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Chemistry chapter 1 and chapter 2 study guide

by: Elisha Hanson

Chemistry chapter 1 and chapter 2 study guide Chem 121

Marketplace > Eastern Michigan University > Chemistry > Chem 121 > Chemistry chapter 1 and chapter 2 study guide
Elisha Hanson

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The first exam of chapter 1 and chapter 2
General Chemistry 1
Study Guide
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This 11 page Study Guide was uploaded by Elisha Hanson on Tuesday January 26, 2016. The Study Guide belongs to Chem 121 at Eastern Michigan University taught by in Fall 2016. Since its upload, it has received 95 views. For similar materials see General Chemistry 1 in Chemistry at Eastern Michigan University.

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Date Created: 01/26/16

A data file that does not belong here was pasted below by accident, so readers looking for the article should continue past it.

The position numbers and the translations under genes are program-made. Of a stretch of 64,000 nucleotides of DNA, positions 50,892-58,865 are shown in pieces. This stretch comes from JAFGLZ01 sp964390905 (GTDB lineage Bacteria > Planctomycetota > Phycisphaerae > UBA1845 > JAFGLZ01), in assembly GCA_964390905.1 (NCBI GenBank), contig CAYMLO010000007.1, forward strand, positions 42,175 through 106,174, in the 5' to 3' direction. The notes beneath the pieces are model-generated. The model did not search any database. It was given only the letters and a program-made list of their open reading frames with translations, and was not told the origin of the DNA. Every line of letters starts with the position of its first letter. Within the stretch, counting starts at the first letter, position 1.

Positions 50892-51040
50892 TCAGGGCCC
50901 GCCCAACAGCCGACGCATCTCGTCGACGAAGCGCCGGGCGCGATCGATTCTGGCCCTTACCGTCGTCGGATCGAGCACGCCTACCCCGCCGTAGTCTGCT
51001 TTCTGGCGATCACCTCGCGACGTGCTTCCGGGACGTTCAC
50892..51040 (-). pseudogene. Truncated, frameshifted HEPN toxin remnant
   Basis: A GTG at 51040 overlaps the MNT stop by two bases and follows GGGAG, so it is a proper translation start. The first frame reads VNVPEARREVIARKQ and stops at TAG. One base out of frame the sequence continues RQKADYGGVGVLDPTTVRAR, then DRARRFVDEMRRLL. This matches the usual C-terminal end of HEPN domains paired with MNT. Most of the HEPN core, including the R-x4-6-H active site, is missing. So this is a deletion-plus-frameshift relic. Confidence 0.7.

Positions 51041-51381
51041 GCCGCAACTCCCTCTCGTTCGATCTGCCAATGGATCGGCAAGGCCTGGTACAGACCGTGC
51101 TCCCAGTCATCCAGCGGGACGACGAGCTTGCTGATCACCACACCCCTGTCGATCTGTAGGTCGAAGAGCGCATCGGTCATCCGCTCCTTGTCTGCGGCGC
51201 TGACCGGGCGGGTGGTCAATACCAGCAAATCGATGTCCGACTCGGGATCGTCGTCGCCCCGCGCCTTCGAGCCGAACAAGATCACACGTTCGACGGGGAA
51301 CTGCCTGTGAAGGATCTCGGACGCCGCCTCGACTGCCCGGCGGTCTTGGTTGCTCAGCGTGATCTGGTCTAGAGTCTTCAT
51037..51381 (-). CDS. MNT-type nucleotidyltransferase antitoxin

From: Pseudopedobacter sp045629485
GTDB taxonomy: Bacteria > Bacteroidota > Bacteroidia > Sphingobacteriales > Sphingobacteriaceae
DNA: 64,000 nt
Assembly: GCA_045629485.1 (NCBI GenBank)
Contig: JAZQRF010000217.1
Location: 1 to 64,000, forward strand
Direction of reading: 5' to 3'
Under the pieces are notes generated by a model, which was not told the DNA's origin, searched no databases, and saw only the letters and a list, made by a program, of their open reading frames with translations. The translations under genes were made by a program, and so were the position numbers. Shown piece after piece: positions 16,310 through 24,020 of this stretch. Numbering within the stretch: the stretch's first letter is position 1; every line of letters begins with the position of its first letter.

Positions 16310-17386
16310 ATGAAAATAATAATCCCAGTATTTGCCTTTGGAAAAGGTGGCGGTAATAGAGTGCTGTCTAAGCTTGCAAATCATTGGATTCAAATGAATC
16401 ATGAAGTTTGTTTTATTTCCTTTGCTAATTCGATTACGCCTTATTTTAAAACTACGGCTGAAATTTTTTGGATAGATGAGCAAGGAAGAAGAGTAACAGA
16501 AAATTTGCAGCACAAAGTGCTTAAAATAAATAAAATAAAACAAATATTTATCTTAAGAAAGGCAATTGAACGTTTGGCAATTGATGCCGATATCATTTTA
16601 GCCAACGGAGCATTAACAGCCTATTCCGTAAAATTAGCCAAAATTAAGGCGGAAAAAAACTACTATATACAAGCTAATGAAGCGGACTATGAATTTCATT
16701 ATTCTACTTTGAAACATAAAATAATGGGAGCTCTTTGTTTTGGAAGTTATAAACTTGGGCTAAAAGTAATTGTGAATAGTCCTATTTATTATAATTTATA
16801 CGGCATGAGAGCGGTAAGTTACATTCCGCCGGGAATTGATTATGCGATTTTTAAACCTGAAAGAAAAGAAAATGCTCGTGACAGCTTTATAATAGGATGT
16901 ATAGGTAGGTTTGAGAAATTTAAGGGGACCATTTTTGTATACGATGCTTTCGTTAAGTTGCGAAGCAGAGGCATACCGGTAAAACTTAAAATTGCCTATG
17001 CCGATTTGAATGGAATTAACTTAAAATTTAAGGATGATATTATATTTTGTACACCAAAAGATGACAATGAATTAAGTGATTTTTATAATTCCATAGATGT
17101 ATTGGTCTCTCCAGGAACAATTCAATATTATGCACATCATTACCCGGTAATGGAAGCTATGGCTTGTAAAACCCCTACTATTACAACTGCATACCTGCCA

Chapter 2 Cathode Rays – Streams of electrons emitted by the cathode in a partially evaluated tube. Electrons – a subatomic particle that has a negative charge and essentially zero mass. Radioactivity – The spontaneous emission of high –energy radiation and particles by materials Beta Particles – a radioactive emission that is a high – energy electron Alpha particles – a radioactive emission with a charge of 2+ and a mass equivalent to that of a helium nucleus. Nucleus – (of an atom) the positively charged center of an atom that contains nearly all the atom’s mass. Proton – a positively charged subatomic particle present in the nucleus of an atom Neutron – an electrically neutral (uncharged) subatomic particle found in the nucleus of an atom. Atomic mass unit (amu) – unit used to express the relative masses of atoms and subatomic particles; it is exactly 1/12 the mass of one atom of carbon with six protons and six neutrons in is nucleus. Dalton (Da) – a unit of mass identical to 1 atomic mass unit. Ion – an atom or group of atoms that has a net positive or negative charge. Isotopes – atoms of an element containing different numbers of neutrons Nuclide – the nucleus of a specific isotopes of an element Atomic number (Z) – the number of protons in the nucleus of an atom Nucleon – either a proton or a neuron in a nucleus Mass number (A) – the number of nucleons in a atom Periodic table of the elements – a chart of the elements in order of their atomic numbers and in a pattern based on their physical and chemical properties. Average atomic mass – a weighted average of masses of all isotopes of an element, calculated by multiplying the natural abundance of each isotope by its mass in atomic mass units and then summing these products. Natural abundance – the proportion of a particular isotopes, usually expressed as a percentage, relative to all the isotopes of that element in a natural sample. Period – a horizontal row in the periodic table Group – all elements in the same column of the periodic table, also called family. Halogens – The elements in group 17 of the periodic table Alkali metals – the elements in group 1 of the periodic table Alkaline Earth metals – the elements in group 2 of the periodic table Metals – the elements on the left side of the periodic table that are typically shiny solids that conduct heat and electricity well and are malleable and ductile. Nonmetals – the elements with properties opposite those of metals, including poor conductivity of heat and electricity Metalloids – (also called semimetals) elements along the border between metals and nonmetals in the periodic table, they have some metallic and some nonmetallic properties Main group elements (also called representative elements) – in the groups 1,2 and 13 through 18 of the periodic table Transition metals – the elements in groups 3 through 12 of the periodic table Noble gasses – the elements in group 18 of the periodic table. Law of multiple proportions – the ratio of the two masses of one element that react with a given mass of another element to form two different compounds is the ratio of two small whole numbers Molecular compounds – a compound composed of atoms held together in molecules by covalent bonds Covalent bond – a bond between two atoms created by sharing one or more pairs of electrons Molecular formula – a notation showing the number and type of atoms present in one molecules of a molecular compound Ionic compound – a compound composed of positively and negatively charged ions held together by electrostatic attraction Cation – a positively charged particle created when an atom of molecule loses one or more electrons Anion – a negatively charged particle created when an atom or molecule gains one or more electrons Empirical formula – a formula showing the smallest whole – number ratio of elements in a compound Formula unit – the smallest electrically neutral unit of an ionic compound Polyatomic ions – charged groups of two or more atoms joined together by covalent bonds Oxo anions – polyatomic ions that contain oxygen in combinations with one or more other elements. Quarks – Elementary particles that combine to form neutrons and protons Nucleosynthesis – The natural formation of nuclei as a result of fusion and other nuclear processes Scientific method – method to acquire knowledge through observation and experimentation Chemistry – study of matter, its composition, structure and properties Mater – anything that occupies spaces and has mass. The stuff that all things are made of. Mass – defines the quantity of matter in an object Element – a pure substance that cannot be broken down into simpler substances by chemical or physical means Compounds – pure substances compose at two or more elements combined in definite proportions - Can be broken down into individual elements by chemical means Molecules – collection of atoms chemically bonded together in a characteristic patterns and properties -hydrogen and oxygen like several other elements that are gasses at room temperature, exists as diatomic (two-atoms) molecules and therefore are represented by the chemical formulas H2 and O2 Homogeneous – constituents are distributed uniformly throughout the sample Heterogeneous – individual in which the components are not distributes uniformly, so that the mixture contains distinct regions, of different compositions Classify matter Pure substances – some physical and chemical properties throughout - Cannot be separated into simpler substances by physical processes - Every particle is identical - 2 mixtures composed of two or more substances Physical properties – a property of a substance that can be observed without changing it into another substances Chemical properties – a property of a substance that can be observed only by reacting it to form another substances Intensive properties – a property that is independent of the amount of substance present Extensive property – a property that varies with the quantity of the substance present Know how particles are distributed in a solid, liquid, and gas? - Solid = define volume and shape - Liquid = define volume but not a definite shape - Gas = (or vapor) has neither a definite volume, nor a definite shape Know these metric prefixes - Kilo = k - Centi = C - Milli = m - Micro = um - 1kg = 2.205 lbs, 1lbs =0.4536kg =453.6g - 1g = 0.0357 ounce (oz), 1 oz = 28.35g - 1m=1.094yards 1yd =0.9144 (exactly) - 1m=39.37inches 1foot=0.3048m (exactly) - 1m=2.54cm (exactly) - 1km=0.6214 miles, 1mi=1.609km - 1m^3= 35.31ft^3, 1ft^3=0.02832m^3 - 1m^3=1000liters(exactly) - 1L=0.2642gallons, 1 gal=3.785L - 1L = 1.057guarts, 1qt=0.946L Precision – The extent to which repeated measurements of the same variable agree. Accuracy – agreement between an experimental value and the true value. Chemical bond – energy that holds two atoms in a molecule together Filtration – a process for separating particles suspended in a liquid or a gas from that liquid or gas by passing the mixture through a medium that retains the particles Distillation – a separation technique in which the more volatile (more easily vaporized) components of a mixture are vaporized and then condensed, thereby separating them from the less violate components. COAST – Collect and Organize, Analyze, Solve, Think About It Intensive property – a property that is independent of the amount of substance present Extensive property – a property that varies with the quantity of the substances present Physical property – a property of a substance that can be observed without changing it into another substance Density (d)- the ratio of the mass (m) of an object to its volume (v) Chemical property – a property of a substances that can be observed only by reacting it to form another substance Solid – a form of matter that has a definite shape and volume Liquid - a form of matter that occupies a definite volume but flows to assume the shape of its container Gas – a form or matter that has neither definite volume nor shape and that expands to fill its containers, also called vapor. Sublimation – transformation of a solid directly into a vapor (gas) Deposition – transformation of a vapor (gas) directly into a solid Meter – the standard unit of length, named after the Greek matron, which means “measure” and equivalent to 39.57 inches. Significant figures – all the certain digits in a measured value plus one estimated digit. The greater the number of significant figures, the greater the certainly with which the value is known. Conversion factor – a fraction in which the numerator is equivalent to the denominator but, is expressed in different units, making the value of the fraction one. Temperature scales - Fahrenheit scale is rarely used in scientific work. - Temperature is the kelvin (K) - Kelvin scale is not related to the freezing of a particular substance rather; it is the coldest temperature called absolute zero (0K) - Kelvin scale differs from that on the Celsius scale the size of 1 degree is the same on the two scales. The Big Bang: scientific Theory Georges – Henri Lemaitre (1972) - All matter in the universe created during a huge, instantaneous release of energy, resulting in expanding universe. Hypothesized from the observation that all the galaxies in the universe are moving away from the milky way and one another. Einstein’s formula E=Mc^2 (1905) Edwin Powell Hubble - Observed “shift” in light emitted by distant stars supported by the theory Robert Dickel (1960s) - Predicted that residual energy from the big bang could be measured as microwave energy. Robert W. Wilson and Arno A. Penzias of Bell Laboratories (1978) - Shared Nobel prize in physics for discovery of cosmic microwave background radiation of the universe The scientific method Sir Francis Bacon 1561-1626: scientific method - Method to acquire knowledge through observation and experimentation 1.2 Matter: An Atomic View Atom – smallest representative particle of an element Silicon – limit is one atom of silicon Chemists view – matter and its properties on the atomic level, which is also called the microscopic or particulate level Chemical formula – consist of the symbols of elements and subscripts that indicate the number of atoms of each element in the molecule. Chemical equation – chemical formulas represent the identities of substances involved in a chemical reaction - Provide information about the proportions of the elements in a compound, but they do not tell us how the atoms of those elements are connected in a molecule of the compound, or talk about the shapes of the molecules. Measurements – essential for characterizing physical and chemical properties of matter. - Two parts of every measurement: o Numbers and units - Standardization of the units of measurement is essential Unit conversion factor - A fraction in which the numerator and denominator represent equivalent quantities but expressed in different units. Dimensional analysis - Units cancel - Always label units - If don’t label could put things in the wrong order - Check units first before using a calculator - Factor of 1, just because changing the units doesn’t mean were changing the other numbers Exact – numbers with defined values Examples – counting numbers, conversion factors based on definitions Inexact – numbers obtained by any method other than counting Uncertainty in measurements - All measurements contain uncertainty - Amounts of uncertainty depends on instruments used to make the measurement - A digit that must be estimated is called uncertain (last recorded digits) Guide lines for determine significant figures - Any non-zero digits is significant: 897988 (6 sig. figs) - Zeros between non-zero digits are significant: 1001 (4 sig. figs) - Zeros to the left of the first non-zero digit are not significant: 0.00078 (2 sigs.figs.) - Zeros to the right of the last non-zero digits are significant if decimal is present: 1002.890890 (10 sig.fig) - Zeros to the right of the last non-zero digits are not significant if decimal is not present: 9800 (2 sig.fig) Rounding off - Drop “insignificant” digits - If the portion to be dropped is: <5, no change,>5 Increases - 5 exactly then round to the nearest even digit Precision can be increased by mathematical operations - “weakest link” principle - The number of significant figures in the final results cannot be greater than the “weakest link” used in the calculations. - The actual rule depends on the mathematical operation Calculations with measured numbers - Addition and subtraction - Answers cannot have more digits to the right of the decimal than any of original numbers Atoms and Ions and molecules: matter starts here Timeline of the beginning - Existence of subatomic particles - Subatomic particles fuse to form H and He nucleic - H and He atoms in stars fuse to elements Large Hadron Collider: World’s largest particle accelerator - Circular tunnel 17 miles in diameter - 574 feet below switcher land Historical Perspective - 400 Bc. The Greek philopher Democritus proposed that matter was made of indestructible particles called atoms - Mid 1800s it became evident that atoms are divisible - There is and internal atom J.J Thompson 1897 - beam from cathode ray tube is deflected by a magnetic field – indicates mass is present. - the cathode ray is deflected away from the negative plate by an electric field, thus the particles are charged - Thompson calculated the charges/mass ratio of the particles called electrons Mass of an electron Robert Millikan 1909 - Determined the mass and charge of an electron with his oil – drop experiment Thompson’s model of the Atom Plum-pudding model: - Electrons distributed throughout diffused, positively charged atom Henri Becquerel (1896) - Some material produces invisible radiation consisting of charged Ruthard’s experiment Orange = region of diffused positive - Charged (b) - Blue = diffused One problem: - If H has a mass of 1 - Then he should have a mass of 2 but its mass is 4! 1932 James Chadwick - Discovered the neutron - Third subatomic particle - Neutral charged - Bombarded beryllium with a particle and observed non-charged particels The number Atoms The nucleus - Positively charged center of atoms, containing nearly all of the atoms mass - 1/10,000 the size of the atom - Consists of two types of particles Atomic mass units - Atomic mass units (amu) - Relative scale to express the masses of atoms and subatomic particles Atomic number = (z) = number of protons The chemical identity of an atom can be determined solely from its atomic number The atomic number defined an element - Also indicates the number of electrons in an atom since atoms are neutral Mass # (A) = total (number of neutrons and protons) The nucleus Mass # (A) = # of protons (z) + number of neutrons Standard notation - mass number - (number of protons + neutrons) Aston’s Experiment - Positive –ray analyze results o Two different kinds of neon gas atoms exist o 90% = 20 amu o 10% = 22 amu - Aston proposed theory of isotopes Isotopes - Atoms of an element containing the same number of protons but different numbers of neutrons - All atoms of an element are not identical - Isotopes all have the same atomic numbers - (z) but different mass number (a) - (varies numbers of neutrons) - Examples: isotopes of hydrogen - Hydrogen (protrium, 99.98%) - Deuterium (0.002%) 2/1H Average atomic masses - Weighted average of a neutral sample of an element - Calculated by multiplying the natural abundance of each isotope by its exact mass in amu and then summing these products Weighted average example - Neon has three naturally occurring isotopes - Average atomic mass of neon 20.1797 amu